Yet, even in the best of circumstances, we sometimes fall short. We are quick to point to the slight and even the pain caused because that is where our emotional connection resides. Indeed, belonging is so difficult because it is a standard that we each set for ourselves. Perhaps a better standard would be to ask what act or acts would make us feel like we are accepted, which may be something that we can practice and do. I think of many aspects of our school when I think of belonging and acceptance. Let me name just a few. 

Proctor Academy Head of School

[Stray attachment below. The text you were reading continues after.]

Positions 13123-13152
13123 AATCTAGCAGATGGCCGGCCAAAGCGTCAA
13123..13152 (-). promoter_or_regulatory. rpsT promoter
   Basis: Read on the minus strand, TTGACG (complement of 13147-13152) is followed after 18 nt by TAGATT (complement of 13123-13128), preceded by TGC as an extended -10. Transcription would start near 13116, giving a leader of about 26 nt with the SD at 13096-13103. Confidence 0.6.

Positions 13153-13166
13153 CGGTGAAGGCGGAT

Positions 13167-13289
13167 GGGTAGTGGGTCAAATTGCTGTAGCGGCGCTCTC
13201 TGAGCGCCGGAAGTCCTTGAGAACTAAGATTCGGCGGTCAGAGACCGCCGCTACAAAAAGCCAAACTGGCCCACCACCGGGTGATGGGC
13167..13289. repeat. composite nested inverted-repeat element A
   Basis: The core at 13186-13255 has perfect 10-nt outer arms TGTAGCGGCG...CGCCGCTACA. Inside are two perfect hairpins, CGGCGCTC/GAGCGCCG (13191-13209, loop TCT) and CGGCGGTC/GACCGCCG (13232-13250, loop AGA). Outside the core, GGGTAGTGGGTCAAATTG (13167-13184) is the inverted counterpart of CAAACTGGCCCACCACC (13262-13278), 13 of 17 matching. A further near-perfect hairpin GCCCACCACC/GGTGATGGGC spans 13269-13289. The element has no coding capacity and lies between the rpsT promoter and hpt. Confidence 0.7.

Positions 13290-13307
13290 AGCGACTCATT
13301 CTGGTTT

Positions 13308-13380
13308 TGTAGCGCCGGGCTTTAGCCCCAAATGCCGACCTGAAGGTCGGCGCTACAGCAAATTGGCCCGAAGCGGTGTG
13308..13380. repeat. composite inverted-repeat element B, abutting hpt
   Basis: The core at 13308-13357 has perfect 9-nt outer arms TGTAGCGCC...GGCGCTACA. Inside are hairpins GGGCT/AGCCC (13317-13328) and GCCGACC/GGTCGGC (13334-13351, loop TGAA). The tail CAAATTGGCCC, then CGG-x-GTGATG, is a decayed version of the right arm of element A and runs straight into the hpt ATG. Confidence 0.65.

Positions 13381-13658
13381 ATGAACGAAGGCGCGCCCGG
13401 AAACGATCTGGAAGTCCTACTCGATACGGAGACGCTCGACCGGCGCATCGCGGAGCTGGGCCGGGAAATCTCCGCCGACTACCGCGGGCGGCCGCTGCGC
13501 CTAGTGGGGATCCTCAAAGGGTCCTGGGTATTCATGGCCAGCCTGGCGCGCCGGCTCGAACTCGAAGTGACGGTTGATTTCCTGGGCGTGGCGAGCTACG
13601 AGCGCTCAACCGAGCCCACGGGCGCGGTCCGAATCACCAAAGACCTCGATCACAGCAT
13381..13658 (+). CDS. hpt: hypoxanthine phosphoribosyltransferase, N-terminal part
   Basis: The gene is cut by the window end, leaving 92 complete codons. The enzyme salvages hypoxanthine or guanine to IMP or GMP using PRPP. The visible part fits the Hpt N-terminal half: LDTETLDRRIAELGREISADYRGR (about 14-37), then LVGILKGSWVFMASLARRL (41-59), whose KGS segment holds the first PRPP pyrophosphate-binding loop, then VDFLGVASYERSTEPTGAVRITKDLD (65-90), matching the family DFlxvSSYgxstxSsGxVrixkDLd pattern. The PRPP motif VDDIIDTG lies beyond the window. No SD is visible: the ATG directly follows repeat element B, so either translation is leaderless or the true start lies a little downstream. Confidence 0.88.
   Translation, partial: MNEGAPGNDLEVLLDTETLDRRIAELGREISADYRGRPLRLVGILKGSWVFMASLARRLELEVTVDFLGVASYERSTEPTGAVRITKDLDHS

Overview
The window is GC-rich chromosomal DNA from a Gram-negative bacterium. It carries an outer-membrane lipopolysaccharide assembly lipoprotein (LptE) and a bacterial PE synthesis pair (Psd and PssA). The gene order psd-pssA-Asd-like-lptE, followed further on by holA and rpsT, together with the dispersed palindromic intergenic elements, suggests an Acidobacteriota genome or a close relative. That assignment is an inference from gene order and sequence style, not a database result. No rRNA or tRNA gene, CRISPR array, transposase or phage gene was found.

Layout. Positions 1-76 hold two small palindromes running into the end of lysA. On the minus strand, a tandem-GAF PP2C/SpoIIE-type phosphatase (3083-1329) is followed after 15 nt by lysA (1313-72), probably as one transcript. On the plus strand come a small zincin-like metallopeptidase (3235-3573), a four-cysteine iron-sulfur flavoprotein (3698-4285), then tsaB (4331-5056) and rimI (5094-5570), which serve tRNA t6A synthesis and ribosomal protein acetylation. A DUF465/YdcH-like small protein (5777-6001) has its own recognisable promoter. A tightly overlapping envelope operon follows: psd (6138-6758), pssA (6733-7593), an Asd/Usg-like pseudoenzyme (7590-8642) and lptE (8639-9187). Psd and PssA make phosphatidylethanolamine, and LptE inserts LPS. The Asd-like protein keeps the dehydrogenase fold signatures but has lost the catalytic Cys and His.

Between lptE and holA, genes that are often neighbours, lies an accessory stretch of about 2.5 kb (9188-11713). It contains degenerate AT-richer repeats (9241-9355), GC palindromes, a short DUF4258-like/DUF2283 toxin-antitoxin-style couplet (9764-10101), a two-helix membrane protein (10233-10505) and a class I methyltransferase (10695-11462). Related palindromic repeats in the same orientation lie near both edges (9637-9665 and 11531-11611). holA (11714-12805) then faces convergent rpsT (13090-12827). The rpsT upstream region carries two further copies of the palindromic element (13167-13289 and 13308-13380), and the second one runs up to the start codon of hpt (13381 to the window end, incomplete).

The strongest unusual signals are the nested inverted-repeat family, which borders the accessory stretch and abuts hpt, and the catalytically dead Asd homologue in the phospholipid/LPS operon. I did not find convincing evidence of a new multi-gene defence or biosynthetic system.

Every day at lunch during the work week, the housekeeping, dining, and facilities staff gather together to eat and talk about their day, which is in progress. In the restaurant business they would be called “family meals.” At these gatherings, usually just a break in a long day that begins before most of us are even awake, each group will get together at lunch to catch up, talk about their work or their own families, perhaps they will discuss the challenges they face, and even talk about about each other, in a gentle ribbing kind of way. From a distance that gentle teasing can be heard. Or, even a slight disagreement that might lead to silence for a while. But the silence is usually broken by a smile or a laugh or a joke told to cut the tension. What people who are casual observers might see are workers letting their hair down. However, what our students see are models of living and being in community that they soak up like dry earth after a rain. Our students see the adults in the community who like and accept each other in ways that feel familiar and familial.